Next we examined the importance of cholesterol to eNOS trafficking and NO release in cells that either have only rafts or caveolae. Treatment of parental [wild type (WT), Fig. Fig.1B1B Left] and stably expressing cav-1 FRT cells (T2, Fig. Fig.1B1B Right) with β-trimethyl CD, which removes plasma membrane cholesterol from rafts/caveolae (28), caused a significant reduction of eNOS in the light membrane fractions (fractions 1–3) coinciding with an increase in intermediate buoyant density fractions 5–8 (Fig. (Fig.22A, compare Top and Middle in WT vs. T2). Similarly to eNOS, in T2 cells, the amount of cav-1 in light membranes decreased, and the relative enrichment of this protein as compared with control could be seen in intermediate and heavy density fractions (Fig. (Fig.2A2A Right, compare Top and Middle). Distribution of both β-COP and β-actin were unaffected by CD treatment. The effect of CD on the redistribution of both eNOS and cav-1 could be fully reversed to that seen in control cells (Fig. (Fig.2A2A Top) by removing CD followed by 2-h incubation with cholesterol (Fig. (Fig.2A2A Bottom and densitometric quantification of eNOS in control, CD, and CD + cholesterol treatment in B). Next, we examined the effects of cav-1 expression and CD treatment on calcium ionophore-induced NO release from cells. As seen in Fig. Fig.22C (Left and Right), calcium ionophore-induced NO release was similar in cells lacking or expressing cav-1. Moreover, CD treatment blocked calcium ionophore-induced NO release from both cells to the same extent, an effect reversed by cholesterol reloading. Thus, the inability of cav-1 to influence eNOS trafficking and NO release in both cav-1-negative and -positive FRT cells along with the reversible redistribution of both eNOS and cav-1 by CD suggests that cav-1/caveolae presence does not influence eNOS targeting to rafts or the stimulated release of NO from cells. Moreover, mislocalization of eNOS from rafts/caveolae with CD blunts NO release, which is consistent with the paradox that localization of eNOS to the plasma membrane is necessary for agonist-induced NO release, whereas the complex of eNOS with cav-1 in resting cells likely reduces basal NO release.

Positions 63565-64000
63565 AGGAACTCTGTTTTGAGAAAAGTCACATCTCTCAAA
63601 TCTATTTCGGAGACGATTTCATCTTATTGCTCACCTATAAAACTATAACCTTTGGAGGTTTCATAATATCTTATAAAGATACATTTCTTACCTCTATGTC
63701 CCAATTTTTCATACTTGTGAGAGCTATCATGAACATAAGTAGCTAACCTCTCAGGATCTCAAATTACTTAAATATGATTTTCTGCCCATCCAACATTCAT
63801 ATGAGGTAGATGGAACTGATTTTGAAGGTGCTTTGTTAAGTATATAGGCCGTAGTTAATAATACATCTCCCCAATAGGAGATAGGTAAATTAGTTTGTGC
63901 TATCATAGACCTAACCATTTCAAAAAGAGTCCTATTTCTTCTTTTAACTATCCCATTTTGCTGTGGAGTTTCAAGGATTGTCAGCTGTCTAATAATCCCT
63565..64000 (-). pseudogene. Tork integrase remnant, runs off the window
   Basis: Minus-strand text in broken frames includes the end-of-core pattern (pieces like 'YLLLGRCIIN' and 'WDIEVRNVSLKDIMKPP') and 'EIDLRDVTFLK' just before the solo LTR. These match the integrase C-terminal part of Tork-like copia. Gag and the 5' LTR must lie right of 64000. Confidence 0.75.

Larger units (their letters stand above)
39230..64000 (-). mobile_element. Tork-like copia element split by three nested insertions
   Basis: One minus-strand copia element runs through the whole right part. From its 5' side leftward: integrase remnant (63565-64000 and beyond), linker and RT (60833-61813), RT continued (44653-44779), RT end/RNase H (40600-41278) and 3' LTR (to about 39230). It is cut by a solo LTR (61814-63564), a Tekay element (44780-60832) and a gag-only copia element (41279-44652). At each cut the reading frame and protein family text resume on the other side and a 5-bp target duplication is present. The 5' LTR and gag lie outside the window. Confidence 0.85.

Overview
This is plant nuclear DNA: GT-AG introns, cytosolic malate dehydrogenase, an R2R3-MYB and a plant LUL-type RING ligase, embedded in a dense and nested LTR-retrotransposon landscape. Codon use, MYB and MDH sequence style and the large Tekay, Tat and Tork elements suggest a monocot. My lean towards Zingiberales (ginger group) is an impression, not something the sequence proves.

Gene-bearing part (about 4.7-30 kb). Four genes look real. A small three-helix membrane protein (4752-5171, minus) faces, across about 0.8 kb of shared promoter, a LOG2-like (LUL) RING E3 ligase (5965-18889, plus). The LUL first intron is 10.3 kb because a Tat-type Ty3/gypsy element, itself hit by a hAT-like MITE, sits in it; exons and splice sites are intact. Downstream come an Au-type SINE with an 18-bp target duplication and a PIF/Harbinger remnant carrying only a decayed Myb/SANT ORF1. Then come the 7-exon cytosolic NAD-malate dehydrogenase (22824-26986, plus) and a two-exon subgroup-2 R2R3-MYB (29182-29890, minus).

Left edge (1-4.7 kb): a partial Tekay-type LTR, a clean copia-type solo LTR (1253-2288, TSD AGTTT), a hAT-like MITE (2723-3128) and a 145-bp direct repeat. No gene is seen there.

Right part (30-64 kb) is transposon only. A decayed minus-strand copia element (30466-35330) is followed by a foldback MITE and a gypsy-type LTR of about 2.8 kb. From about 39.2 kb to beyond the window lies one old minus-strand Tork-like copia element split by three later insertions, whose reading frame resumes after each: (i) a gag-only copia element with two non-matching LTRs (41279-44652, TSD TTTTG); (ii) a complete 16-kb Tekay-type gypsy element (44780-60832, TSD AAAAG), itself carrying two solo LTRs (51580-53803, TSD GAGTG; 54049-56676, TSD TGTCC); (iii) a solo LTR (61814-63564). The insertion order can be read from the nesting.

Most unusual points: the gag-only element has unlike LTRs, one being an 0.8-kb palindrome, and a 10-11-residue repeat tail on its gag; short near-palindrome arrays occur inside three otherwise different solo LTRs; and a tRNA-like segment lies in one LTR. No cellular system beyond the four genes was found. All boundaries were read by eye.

Figure 2
Cav-1 does not influence the cholesterol sensitivity of eNOS trafficking or stimulated NO production but attenuates basal NO release. (A) Isolation of raft domains was performed in WT and T2 FRT cells that were treated with CD (10 mM for 1 h at 37°C) ...

Because the interaction of eNOS with cav-1 is proposed to inhibit basal NO production, and on stimulation of cells the binding of CaM and hsp90 to eNOS relieves the negative regulation by cav-1 (29, 30), we examined basal accumulation of NO over 48 h in cells that have rafts and/or caveolae. Interestingly, the expression of cav-1 reduced basal NO release by ≈40% (**P < 0.01) and 28% (*P < 0.05) in T2 cells and Adcav-1-transduced cells compared with parental FRT cells, respectively (Fig. (Fig.22D, with inset Western blots documenting equal expression of eNOS, cav-1, and actin in triplicate). Thus, the presence of cav-1 does not influence calcium ionophore-stimulated NO production (Fig. (Fig.22C) but inhibits basal NO release (Fig. (Fig.22D), suggesting that cav-1 and/or cav-1-dependent generation of caveolae is responsible for inhibition of NO production.